Kauppalehti carries a story on the government’s so-called ‘Cash for Clunkers’ programme, which was lauded this week by the government body responsible for it, Trafi. Officials claim that they spent 8 million euros to get 8,000 lower-emission vehicles on the roads, and that the scheme was a resounding success.
KL, however, paints a slightly different picture. Car owners were eligible for a 1,500 euro payment on their old car, no matter what condition it was in, so long as it was registered to drive on Finnish roads.
The scheme did not specify, however, how long a car should have been registered to the owner before it was cashed in. KL reports that 16 percent of the cars used were registered the same day as they were traded in and fully half were registered for less than a month before they went to the scrapyard, suggesting that people may have bought very cheap old bangers purely to benefit from a state-funded handout.
Under-age asylum seekers
The number of asylum seekers falsely claiming to be under-age has increased in recent years, according to the Ostrobothnian daily Kaleva. That’s not altogether surprising, given that more than 30,000 people claimed asylum in Finland last year, but the paper has interviewed Vivian Visnapuu, who conducts some of these tests on behalf of the authorities.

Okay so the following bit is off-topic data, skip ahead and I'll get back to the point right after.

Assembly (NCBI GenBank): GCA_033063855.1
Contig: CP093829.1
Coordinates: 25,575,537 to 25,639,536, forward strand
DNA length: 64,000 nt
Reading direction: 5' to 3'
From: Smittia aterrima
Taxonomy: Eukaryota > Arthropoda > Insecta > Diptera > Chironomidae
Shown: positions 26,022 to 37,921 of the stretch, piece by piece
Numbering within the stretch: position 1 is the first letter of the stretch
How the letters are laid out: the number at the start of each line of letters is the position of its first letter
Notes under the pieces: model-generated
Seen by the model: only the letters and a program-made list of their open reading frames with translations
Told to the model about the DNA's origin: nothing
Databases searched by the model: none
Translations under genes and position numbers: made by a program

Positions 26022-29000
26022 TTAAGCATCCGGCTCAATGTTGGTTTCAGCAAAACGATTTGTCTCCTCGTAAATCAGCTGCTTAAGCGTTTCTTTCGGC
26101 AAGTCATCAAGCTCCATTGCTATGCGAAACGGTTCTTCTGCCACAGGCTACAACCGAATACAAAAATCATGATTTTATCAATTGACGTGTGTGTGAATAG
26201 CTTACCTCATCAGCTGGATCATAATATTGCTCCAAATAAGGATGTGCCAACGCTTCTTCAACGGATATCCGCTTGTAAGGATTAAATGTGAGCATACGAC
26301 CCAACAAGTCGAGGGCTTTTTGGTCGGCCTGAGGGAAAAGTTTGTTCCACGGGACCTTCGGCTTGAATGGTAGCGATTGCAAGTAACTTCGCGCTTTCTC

The paper reports that dental examinations of asylum seekers last year found that 70 percent of those examined by forensic dentists were found to be older than 18. Last year there were 156 such investigations.
Espoo junior hockey in trouble
Ice hockey team Espoo Blues went bankrupt this season, and the fallout is still reverberating around the team’s community. They have been struggling financially for years, and the denouement was not such a surprise, but it does leave an Espoo-shaped hole in top-level ice hockey in Finland. There is a desire to keep an Espoo team in the league, and potential new owners are looking at buying the club’s ‘share’ and carrying on in the SM-Liiga, but first they have to clear the club’s debts or reach an accommodation with creditors.
Among the creditors are one group that perhaps commands a little more sympathy than others: Espoo Blues juniors. The Anglophonically-named junior club is paid certain sums every year by the professional outfit, and according to Ilta-Sanomat is now around 80,000 euros out of pocket. The money goes to pay for the salaries of coaches for the club’s under 16 and under 17 teams.
IS is concerned that, as so often in Finnish sport, the parents could be made to pay. That possibility is ruled out by the club’s Managing Director Niko Merikanto, who says that he has other sources of funding for the monies.
Even so, the future of junior hockey in Espoo looks bleak. IS reports that the organisation needs to save some 200,000 euros, and has already made its director of coaching redundant.